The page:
Blood on board
PUBLISHED: 06:35 14 July 2014
The East Anglian Air Ambulance (EAAA) has served the people of Norfolk for the past 14 years, delivering speedy and life-saving pre-hospital care to every corner of the county.
While its trademark yellow helicopters already take to the skies every single day of the year, recently, the EAAA became the first air ambulance in England to achieve night flying missions. And this year, the clinical team is hoping to make another major step forward: They want to carry blood on board.
Carrying blood on the helicopters will be no easy thing to achieve. The EAAA will have to work with hospitals in the area – including the Norfolk and Norwich University Hospital – who will supply the blood. The blood will then be delivered, as needed, by a second charity, Service by Emergency Response Volunteers (SERV).
The blood is not only hard to acquire, it will also require careful handling. It will have to be kept under strict temperature controls to ensure that it is fit for purpose and that not a drop is wasted.
Lost blood has traditionally been replaced with various solutions. But currently available replacement solutions, such as saline, do not carry oxygen (as haemoglobin in blood does), and may therefore reduce the ability of the blood to clot. To avoid this, doctors provide only limited volumes of fluid to trauma patients in the initial phase of care. This more conservative approach can only apply to certain cases, however. Some patients have lost so much blood that survival is unlikely without volume replacement.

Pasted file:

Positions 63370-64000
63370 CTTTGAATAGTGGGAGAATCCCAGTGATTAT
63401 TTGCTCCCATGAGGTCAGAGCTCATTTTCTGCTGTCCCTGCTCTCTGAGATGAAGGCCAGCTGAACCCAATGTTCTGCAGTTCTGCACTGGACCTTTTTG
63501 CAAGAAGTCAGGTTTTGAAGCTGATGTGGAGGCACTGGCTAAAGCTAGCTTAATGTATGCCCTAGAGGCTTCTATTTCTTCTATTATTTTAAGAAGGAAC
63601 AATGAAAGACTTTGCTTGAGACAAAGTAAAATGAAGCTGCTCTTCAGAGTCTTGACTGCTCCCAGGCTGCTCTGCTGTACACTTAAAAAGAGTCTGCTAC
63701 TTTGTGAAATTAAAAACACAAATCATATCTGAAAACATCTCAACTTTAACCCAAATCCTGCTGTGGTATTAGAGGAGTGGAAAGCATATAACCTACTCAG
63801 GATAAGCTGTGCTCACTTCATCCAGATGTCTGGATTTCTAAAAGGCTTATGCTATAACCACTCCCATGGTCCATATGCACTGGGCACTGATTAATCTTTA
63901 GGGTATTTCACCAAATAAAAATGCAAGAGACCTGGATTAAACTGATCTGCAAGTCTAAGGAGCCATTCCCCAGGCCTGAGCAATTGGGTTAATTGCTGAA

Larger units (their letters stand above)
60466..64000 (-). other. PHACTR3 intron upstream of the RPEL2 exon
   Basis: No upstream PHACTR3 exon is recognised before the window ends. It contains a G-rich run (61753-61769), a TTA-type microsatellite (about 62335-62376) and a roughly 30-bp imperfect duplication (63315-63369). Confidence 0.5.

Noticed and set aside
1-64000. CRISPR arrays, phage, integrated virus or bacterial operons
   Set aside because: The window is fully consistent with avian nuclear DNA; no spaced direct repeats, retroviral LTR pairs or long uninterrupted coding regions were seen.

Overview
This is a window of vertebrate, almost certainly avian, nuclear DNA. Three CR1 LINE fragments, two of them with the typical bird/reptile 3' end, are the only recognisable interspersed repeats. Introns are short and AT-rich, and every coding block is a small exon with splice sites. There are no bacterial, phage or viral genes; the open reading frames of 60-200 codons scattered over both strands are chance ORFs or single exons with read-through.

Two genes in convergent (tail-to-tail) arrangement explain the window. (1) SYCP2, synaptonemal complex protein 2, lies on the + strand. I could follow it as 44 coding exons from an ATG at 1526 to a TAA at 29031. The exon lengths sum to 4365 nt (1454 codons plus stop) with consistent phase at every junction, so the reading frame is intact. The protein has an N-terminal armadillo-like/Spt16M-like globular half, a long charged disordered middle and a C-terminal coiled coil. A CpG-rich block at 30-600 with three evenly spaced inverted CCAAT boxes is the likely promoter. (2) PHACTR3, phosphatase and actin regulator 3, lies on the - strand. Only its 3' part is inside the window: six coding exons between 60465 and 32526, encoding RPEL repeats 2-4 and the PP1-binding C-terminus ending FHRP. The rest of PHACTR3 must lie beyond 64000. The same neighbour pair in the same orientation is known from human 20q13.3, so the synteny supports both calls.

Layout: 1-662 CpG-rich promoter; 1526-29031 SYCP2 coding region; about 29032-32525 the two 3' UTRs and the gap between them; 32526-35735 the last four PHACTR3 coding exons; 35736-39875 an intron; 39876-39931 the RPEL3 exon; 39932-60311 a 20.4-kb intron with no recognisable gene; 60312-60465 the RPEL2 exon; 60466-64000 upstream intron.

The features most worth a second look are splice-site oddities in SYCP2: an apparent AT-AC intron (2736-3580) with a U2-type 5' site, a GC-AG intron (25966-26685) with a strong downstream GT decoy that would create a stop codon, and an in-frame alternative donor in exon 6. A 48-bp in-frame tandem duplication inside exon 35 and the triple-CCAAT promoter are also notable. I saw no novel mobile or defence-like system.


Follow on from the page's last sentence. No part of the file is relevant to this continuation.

Increasingly, then, emergency medical services are seeking to use blood before the patient even reaches hospital. This has been part of the UK Military approach, and is now used by London’s Air Ambulance and Kent Surrey Sussex Helicopter Emergency Medical Service, with encouraging results.
Dr Jenny Townsend, a doctor with the EAAA, describes the initiative to carry blood as “a very exciting development for our service that we aim to introduce later this year, once all the appropriate policies and procedures are in place in order that we preserve this very precious resource while making it available as standard care to those patients we see in whom it potentially confers a survival advantage”.
Patients from road traffic accidents are likely to be the greatest beneficiaries. If the EAAA is successful in its aim to carry blood, it is estimated that around eight patients a month would stand a better chance of survival.
The EAAA is a charity entirely dependent on regional fundraising, and must raise £7.6 million a year to keep the service running day and night 365 days a year. If you would like to get involved with the East Anglian Air Ambulance Charity, contact the charity on 0845 066 9999, visit www.eaaa.org.uk, or follow on Facebook at East Anglian Air Ambulance Charity and Twitter @EastAngliAirAmb.